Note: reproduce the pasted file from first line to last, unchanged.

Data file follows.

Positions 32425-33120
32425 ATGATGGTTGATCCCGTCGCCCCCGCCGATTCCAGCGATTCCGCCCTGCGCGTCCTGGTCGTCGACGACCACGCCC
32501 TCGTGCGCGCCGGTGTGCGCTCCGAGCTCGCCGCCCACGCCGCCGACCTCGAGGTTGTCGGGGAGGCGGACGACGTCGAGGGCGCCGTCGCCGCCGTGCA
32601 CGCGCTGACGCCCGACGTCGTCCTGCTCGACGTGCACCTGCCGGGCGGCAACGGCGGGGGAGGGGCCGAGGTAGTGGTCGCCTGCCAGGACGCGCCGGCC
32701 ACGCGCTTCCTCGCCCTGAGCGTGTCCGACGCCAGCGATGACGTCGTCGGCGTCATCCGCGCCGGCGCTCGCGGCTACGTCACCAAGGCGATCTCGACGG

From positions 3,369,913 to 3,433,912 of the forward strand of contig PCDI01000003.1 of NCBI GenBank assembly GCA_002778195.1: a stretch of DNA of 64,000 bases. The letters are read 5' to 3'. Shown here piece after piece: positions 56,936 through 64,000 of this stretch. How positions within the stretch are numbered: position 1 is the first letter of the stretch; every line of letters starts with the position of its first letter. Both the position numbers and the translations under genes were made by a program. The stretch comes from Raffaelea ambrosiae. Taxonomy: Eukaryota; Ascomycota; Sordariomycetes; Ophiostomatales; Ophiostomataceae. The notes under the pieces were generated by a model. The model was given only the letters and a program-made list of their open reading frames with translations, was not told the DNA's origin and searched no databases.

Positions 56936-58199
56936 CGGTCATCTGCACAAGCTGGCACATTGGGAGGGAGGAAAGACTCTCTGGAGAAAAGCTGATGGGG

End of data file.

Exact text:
Positions 32425-33120
32425 ATGATGGTTGATCCCGTCGCCCCCGCCGATTCCAGCGATTCCGCCCTGCGCGTCCTGGTCGTCGACGACCACGCCC
32501 TCGTGCGCGCCGGTGTGCGCTCCGAGCTCGCCGCCCACGCCGCCGACCTCGAGGTTGTCGGGGAGGCGGACGACGTCGAGGGCGCCGTCGCCGCCGTGCA
32601 CGCGCTGACGCCCGACGTCGTCCTGCTCGACGTGCACCTGCCGGGCGGCAACGGCGGGGGAGGGGCCGAGGTAGTGGTCGCCTGCCAGGACGCGCCGGCC
32701 ACGCGCTTCCTCGCCCTGAGCGTGTCCGACGCCAGCGATGACGTCGTCGGCGTCATCCGCGCCGGCGCTCGCGGCTACGTCACCAAGGCGATCTCGACGG

From positions 3,369,913 to 3,433,912 of the forward strand of contig PCDI01000003.1 of NCBI GenBank assembly GCA_002778195.1: a stretch of DNA of 64,000 bases. The letters are read 5' to 3'. Shown here piece after piece: positions 56,936 through 64,000 of this stretch. How positions within the stretch are numbered: position 1 is the first letter of the stretch; every line of letters starts with the position of its first letter. Both the position numbers and the translations under genes were made by a program. The stretch comes from Raffaelea ambrosiae. Taxonomy: Eukaryota; Ascomycota; Sordariomycetes; Ophiostomatales; Ophiostomataceae. The notes under the pieces were generated by a model. The model was given only the letters and a program-made list of their open reading frames with translations, was not told the DNA's origin and searched no databases.

Positions 56936-58199
56936 CGGTCATCTGCACAAGCTGGCACATTGGGAGGGAGGAAAGACTCTCTGGAGAAAAGCTGATGGGG